The U.S. Food and Drug Administration posted on its bulletin recalling a Psychiatric Drug manufactured by Apotex Corp due to its health risk issue.
U.S. FDA Recalls A Drug
When taking a drug that stimulates the brain, it is important to know the possible side effects. Positive mood changes, motivation, or behavior are wonderful, but some patients experience distressing side effects, especially when starting a drug regimen.
Unfortunately, a treatment used to treat ADHD has been recalled because it could contain a slightly different substance from the one expected, according to a recently published article in BGR.
Apotex Corp recalls several lots of its Guanfacine Extended-Release tablets in 2mg quantities, according to a recent FDA recall bulletin, owing to the discovery of entirely different medication.
The pills were discovered to contain "trace amounts" of Quetiapine Fumarate. This prescription medication is often marketed under the generic name Seroquel and is used to treat bipolar disorder and major depression.
The contaminated pills were found in a single lot of the drug. The firm is withdrawing all of the lots made at the same time to protect all of its bases. The inclusion of a different psychiatric substance in ADHD therapy concerns various reasons, including the fact that it can drastically change the drug's side effect profile.
Side Effects of the Psychiatric Drug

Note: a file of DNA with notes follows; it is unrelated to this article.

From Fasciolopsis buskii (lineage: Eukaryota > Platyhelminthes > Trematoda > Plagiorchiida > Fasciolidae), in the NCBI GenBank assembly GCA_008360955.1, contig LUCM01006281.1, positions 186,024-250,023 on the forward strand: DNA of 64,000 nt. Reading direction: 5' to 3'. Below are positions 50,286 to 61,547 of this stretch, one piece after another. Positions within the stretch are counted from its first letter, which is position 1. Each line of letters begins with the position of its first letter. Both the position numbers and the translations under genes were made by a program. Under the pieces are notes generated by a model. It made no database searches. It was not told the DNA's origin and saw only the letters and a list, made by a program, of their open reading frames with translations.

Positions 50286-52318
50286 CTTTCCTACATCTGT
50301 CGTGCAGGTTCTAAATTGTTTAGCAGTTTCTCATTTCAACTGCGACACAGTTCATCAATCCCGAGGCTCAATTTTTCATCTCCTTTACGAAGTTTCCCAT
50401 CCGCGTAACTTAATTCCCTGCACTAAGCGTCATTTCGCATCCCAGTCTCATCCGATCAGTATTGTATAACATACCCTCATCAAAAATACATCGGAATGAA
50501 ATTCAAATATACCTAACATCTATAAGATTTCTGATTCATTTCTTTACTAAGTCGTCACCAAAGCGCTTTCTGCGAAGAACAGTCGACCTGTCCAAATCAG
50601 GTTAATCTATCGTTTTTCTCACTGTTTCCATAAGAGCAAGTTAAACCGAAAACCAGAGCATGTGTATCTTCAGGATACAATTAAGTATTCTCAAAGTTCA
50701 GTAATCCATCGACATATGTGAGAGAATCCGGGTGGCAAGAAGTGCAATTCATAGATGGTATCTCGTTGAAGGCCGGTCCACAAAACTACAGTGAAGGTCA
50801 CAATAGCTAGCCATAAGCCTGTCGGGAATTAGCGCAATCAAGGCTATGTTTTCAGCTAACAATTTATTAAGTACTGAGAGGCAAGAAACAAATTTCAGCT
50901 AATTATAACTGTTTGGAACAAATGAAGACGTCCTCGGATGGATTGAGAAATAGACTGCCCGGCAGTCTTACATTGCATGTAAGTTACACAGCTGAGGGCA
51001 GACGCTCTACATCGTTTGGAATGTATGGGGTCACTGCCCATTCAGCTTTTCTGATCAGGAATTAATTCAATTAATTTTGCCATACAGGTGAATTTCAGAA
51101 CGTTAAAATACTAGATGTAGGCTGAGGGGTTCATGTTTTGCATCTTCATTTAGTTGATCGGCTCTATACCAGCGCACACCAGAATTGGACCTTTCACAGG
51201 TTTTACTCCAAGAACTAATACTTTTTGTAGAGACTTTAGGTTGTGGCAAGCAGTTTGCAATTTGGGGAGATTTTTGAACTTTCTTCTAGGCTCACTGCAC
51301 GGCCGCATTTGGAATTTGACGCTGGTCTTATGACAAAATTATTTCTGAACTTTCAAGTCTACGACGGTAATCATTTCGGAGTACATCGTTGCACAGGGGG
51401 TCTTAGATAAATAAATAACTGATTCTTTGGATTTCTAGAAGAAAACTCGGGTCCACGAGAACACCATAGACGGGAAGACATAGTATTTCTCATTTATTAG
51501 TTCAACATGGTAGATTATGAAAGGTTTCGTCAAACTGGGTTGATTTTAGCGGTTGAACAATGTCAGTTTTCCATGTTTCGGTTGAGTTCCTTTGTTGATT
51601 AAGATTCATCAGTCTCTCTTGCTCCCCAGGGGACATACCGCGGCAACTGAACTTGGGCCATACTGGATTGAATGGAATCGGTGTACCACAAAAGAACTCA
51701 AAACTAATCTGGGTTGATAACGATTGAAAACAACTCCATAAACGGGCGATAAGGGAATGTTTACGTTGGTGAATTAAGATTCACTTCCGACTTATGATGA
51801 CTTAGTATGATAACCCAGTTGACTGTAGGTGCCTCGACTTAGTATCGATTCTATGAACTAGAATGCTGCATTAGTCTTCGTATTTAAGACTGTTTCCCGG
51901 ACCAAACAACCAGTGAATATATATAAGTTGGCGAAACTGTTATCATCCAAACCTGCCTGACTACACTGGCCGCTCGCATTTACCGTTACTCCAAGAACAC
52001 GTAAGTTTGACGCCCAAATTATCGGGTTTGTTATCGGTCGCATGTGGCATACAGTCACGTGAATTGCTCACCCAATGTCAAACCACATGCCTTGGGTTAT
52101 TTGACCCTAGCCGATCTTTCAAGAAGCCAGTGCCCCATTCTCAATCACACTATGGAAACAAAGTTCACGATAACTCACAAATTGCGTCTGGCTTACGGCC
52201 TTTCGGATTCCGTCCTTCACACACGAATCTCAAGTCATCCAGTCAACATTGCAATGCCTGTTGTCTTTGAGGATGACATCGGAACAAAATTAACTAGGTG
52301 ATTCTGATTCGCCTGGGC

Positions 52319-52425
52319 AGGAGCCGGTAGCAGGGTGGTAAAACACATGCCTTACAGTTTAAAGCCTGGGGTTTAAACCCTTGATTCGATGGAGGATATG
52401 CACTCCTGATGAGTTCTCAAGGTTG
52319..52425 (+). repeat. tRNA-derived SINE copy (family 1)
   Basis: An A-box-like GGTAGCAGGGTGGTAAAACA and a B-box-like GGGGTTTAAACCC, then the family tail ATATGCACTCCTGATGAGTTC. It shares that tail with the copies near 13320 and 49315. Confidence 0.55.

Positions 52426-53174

The recall explains that the Guanfacine Extended-Release Tablets contain trace amounts of Quetiapine Fumarate that can cause a hypersensitivity reaction and may have additive effects in lowering blood pressure, sleepiness/sedation, and dizziness if given to a patient.
Moreover, if exposed to the faulty substance, pediatric patients, pregnant women, and older adults are more likely to develop decreased blood pressure and dizziness. The firm says it hasn't had any complaints of adverse effects due to the recall, but it doesn't mean they haven't happened.
Since choosing the right kind of psychiatric treatment is a trial-and-error process, many patients report adverse effects to their physicians, and in this situation, the unwelcome drug's effects may be mistaken for side effects from the ADHD medication.
The company is calling those interested in the drug's delivery and securing the situation, but an unknown number of bottles of the medication remains in people's homes. The manufacturer is sending return kits for the drug, and you can order one by following the directions on the recall website.
If you take some of this prescription, you can contact the doctor right away to ensure that a remedy can be arranged before you stop taking it. Never quit taking a prescription drug after first speaking with the doctor and make alternate plans, as this may result in much more severe side effects. So, if you take ADHD medicine, search your bottle to see if the labeling marks on the recall bulletin match yours and see if you need to take action.